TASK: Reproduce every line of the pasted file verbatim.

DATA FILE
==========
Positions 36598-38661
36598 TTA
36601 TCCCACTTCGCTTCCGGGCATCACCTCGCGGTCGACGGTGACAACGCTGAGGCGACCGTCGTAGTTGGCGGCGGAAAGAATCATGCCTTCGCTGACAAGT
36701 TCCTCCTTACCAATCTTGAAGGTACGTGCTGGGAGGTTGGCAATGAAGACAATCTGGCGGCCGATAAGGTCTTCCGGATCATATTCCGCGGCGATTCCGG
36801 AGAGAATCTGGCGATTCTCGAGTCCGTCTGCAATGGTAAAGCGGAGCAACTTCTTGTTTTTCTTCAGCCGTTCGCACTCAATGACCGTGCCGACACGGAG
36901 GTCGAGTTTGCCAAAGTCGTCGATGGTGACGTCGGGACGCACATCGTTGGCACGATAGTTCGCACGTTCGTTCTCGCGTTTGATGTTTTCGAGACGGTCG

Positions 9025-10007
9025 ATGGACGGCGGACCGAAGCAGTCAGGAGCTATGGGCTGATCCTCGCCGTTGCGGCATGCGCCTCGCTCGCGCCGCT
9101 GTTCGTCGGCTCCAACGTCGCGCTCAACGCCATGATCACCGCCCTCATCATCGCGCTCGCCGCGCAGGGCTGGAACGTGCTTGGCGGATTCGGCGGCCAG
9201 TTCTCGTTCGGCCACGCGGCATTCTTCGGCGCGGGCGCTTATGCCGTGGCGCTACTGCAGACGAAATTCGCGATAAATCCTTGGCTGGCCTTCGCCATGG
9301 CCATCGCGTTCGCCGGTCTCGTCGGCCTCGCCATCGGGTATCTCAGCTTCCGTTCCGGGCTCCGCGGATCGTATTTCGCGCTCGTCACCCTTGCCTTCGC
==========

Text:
Positions 36598-38661
36598 TTA
36601 TCCCACTTCGCTTCCGGGCATCACCTCGCGGTCGACGGTGACAACGCTGAGGCGACCGTCGTAGTTGGCGGCGGAAAGAATCATGCCTTCGCTGACAAGT
36701 TCCTCCTTACCAATCTTGAAGGTACGTGCTGGGAGGTTGGCAATGAAGACAATCTGGCGGCCGATAAGGTCTTCCGGATCATATTCCGCGGCGATTCCGG
36801 AGAGAATCTGGCGATTCTCGAGTCCGTCTGCAATGGTAAAGCGGAGCAACTTCTTGTTTTTCTTCAGCCGTTCGCACTCAATGACCGTGCCGACACGGAG
36901 GTCGAGTTTGCCAAAGTCGTCGATGGTGACGTCGGGACGCACATCGTTGGCACGATAGTTCGCACGTTCGTTCTCGCGTTTGATGTTTTCGAGACGGTCG

Positions 9025-10007
9025 ATGGACGGCGGACCGAAGCAGTCAGGAGCTATGGGCTGATCCTCGCCGTTGCGGCATGCGCCTCGCTCGCGCCGCT
9101 GTTCGTCGGCTCCAACGTCGCGCTCAACGCCATGATCACCGCCCTCATCATCGCGCTCGCCGCGCAGGGCTGGAACGTGCTTGGCGGATTCGGCGGCCAG
9201 TTCTCGTTCGGCCACGCGGCATTCTTCGGCGCGGGCGCTTATGCCGTGGCGCTACTGCAGACGAAATTCGCGATAAATCCTTGGCTGGCCTTCGCCATGG
9301 CCATCGCGTTCGCCGGTCTCGTCGGCCTCGCCATCGGGTATCTCAGCTTCCGTTCCGGGCTCCGCGGATCGTATTTCGCGCTCGTCACCCTTGCCTTCGC